Student Government (SG) has revamped its legal services this semester to offer more help to students who need legal consultation or someone to defend them in a parking ticket appeal.
The legal aid service, which provides students a free consultation session with a Tampa Bay attorney, has been expanded from a once-monthly event to one that takes place three times a month.
Daniel Christopher, solicitor general for SG, said the event was expanded to the first, second and third Friday of every month to give students quicker access to local attorneys.
“We saw with a lot of students that they have very time sensitive issues: they need advice ASAP,” Daniel said. “So we bumped it up now to three times a month.”
SG is also attempting to extend its parking appeals services to reach more students.
If a student receives a ticket he thinks he was given unjustly, Daniel said he can schedule to meet with him one-on-one to discuss his case and go over specific parking guidelines.
“The laws are straightforward, but there are rules and guidelines that only pertain in certain situations, or there are certain exceptions,” Daniel said. “It’s kind of helpful to have someone who is looking through those guidelines on a regular basis and is able to decipher those little things that can make or break a case.”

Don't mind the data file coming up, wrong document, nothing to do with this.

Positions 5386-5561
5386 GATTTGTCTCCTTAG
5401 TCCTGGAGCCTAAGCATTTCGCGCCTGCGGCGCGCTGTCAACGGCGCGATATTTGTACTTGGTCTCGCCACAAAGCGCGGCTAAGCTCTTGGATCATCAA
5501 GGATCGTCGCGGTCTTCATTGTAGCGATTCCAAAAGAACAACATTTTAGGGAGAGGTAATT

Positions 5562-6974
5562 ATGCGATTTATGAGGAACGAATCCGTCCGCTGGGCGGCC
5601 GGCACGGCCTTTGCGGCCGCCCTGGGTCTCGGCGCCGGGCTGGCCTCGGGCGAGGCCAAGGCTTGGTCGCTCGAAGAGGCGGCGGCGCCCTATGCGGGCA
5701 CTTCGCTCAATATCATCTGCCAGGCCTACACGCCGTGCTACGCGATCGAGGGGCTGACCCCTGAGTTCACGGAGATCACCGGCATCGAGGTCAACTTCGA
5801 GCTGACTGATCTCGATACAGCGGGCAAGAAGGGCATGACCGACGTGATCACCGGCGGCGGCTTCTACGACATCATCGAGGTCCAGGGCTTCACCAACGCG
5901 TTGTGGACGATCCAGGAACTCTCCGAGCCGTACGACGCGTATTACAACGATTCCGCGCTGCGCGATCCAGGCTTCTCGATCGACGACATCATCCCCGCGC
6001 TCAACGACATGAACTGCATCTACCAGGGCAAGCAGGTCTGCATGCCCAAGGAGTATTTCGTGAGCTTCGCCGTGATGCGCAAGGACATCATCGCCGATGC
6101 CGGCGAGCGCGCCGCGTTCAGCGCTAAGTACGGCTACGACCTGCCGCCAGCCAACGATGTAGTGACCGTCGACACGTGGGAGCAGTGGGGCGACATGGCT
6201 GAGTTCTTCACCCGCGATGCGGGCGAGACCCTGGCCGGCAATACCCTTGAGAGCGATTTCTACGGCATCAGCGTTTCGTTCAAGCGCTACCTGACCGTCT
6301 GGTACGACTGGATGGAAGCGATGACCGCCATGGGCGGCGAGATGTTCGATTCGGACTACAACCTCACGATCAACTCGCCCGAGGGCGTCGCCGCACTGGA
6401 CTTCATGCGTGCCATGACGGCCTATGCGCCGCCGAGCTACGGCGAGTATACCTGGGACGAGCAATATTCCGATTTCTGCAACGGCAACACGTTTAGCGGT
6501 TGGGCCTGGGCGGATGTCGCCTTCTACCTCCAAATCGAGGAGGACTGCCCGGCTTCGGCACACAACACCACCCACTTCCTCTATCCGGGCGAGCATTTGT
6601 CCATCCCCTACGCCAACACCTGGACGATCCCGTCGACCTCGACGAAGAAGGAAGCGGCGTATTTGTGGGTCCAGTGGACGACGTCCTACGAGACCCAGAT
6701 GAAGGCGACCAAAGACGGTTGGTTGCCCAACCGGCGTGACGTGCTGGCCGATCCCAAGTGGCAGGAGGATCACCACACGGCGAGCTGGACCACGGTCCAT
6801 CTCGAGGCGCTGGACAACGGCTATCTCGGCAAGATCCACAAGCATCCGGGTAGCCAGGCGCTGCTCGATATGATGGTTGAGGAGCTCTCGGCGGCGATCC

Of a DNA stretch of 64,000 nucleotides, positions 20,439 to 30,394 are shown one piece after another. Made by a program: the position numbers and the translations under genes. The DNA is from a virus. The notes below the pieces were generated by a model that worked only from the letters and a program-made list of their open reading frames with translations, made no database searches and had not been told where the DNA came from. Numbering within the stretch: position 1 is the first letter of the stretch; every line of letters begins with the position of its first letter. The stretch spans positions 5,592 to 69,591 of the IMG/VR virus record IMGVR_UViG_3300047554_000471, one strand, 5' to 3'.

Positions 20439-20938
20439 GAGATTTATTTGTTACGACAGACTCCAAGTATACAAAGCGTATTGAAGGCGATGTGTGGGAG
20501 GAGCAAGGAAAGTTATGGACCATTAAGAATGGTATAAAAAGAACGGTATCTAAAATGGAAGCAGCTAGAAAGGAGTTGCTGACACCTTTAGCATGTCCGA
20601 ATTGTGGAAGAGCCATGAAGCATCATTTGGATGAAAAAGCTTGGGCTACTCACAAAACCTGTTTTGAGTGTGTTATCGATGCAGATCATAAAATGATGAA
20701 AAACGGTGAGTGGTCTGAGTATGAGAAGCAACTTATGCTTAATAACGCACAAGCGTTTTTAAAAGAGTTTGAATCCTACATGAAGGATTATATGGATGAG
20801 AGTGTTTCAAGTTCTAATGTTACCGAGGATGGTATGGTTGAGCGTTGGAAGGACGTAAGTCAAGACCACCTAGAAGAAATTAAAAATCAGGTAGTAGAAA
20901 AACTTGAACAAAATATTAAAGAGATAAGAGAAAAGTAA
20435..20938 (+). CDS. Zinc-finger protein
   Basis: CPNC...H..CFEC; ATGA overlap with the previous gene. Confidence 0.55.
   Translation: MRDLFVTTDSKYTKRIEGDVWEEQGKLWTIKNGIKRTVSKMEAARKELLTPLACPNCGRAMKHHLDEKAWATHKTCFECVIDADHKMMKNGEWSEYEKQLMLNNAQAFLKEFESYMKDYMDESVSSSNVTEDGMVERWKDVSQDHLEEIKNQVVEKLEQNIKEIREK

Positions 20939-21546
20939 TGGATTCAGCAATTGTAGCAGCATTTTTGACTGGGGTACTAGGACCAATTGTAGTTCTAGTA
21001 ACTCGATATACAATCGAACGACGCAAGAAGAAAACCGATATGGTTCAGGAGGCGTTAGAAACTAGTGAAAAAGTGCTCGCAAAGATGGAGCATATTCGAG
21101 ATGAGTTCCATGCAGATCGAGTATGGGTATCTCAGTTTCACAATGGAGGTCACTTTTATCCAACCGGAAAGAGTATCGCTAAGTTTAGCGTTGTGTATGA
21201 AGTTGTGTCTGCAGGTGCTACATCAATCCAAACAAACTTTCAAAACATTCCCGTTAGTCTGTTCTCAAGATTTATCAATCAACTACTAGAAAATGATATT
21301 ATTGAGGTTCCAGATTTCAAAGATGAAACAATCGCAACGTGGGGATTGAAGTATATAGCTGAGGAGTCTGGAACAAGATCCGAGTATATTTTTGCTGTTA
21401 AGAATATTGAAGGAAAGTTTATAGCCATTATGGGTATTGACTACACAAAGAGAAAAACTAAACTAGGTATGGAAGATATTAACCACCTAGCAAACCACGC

When looking to make an appeal, students generally have three options: submit a written appeal to USF Parking and Transportation Services, give a five minute oral argument in person or have Daniel represent them in an oral appeal.
Daniel said regardless of whether students want to defend themselves in the appeals process, they should meet with him beforehand to go over their case.
“If they feel more comfortable representing themselves and adding more of their personal story to it, then I can still help them build their case,” he said.
Daniel can also help students appeal SG statutes and budgetary issues before the SG Supreme Court.
“If a student feels there is some unjust part of a statute or the rules of an election, they can do the same thing they do for parking appeals: come get a consultation from me and then take the case to the Supreme Court,” he said.
Alex Johnson, SG attorney general, also offers legal services. Students who schedule an appointment with Johnson and bring a state-issued ID and their student ID can get forms notarized free of charge.
In addition to his notary services, Johnson said he also educates students on the legalities surrounding notary publics.
“A lot of times, people who are notary publics will not practice integrity,” Johnson said. “They’ll just charge you their own rate, whereas the law says clearly they can only charge you so much.”
This semester, Daniel said SG will focus on promoting legal services to students.
“The number of students that I’ve had so far has been pretty low,” Daniel said. “I think if a lot of students knew there is a place where you can get consultation on parking ticket appeals, that number would increase dramatically.”
Both Johnson’s and Christopher’s services are advertised on the SG Web page, sg.usf.edu, where students can find their office hours and contact information.
Students can also schedule appointments for parking appeals consultations and legal aid on the SG website via a Google Document.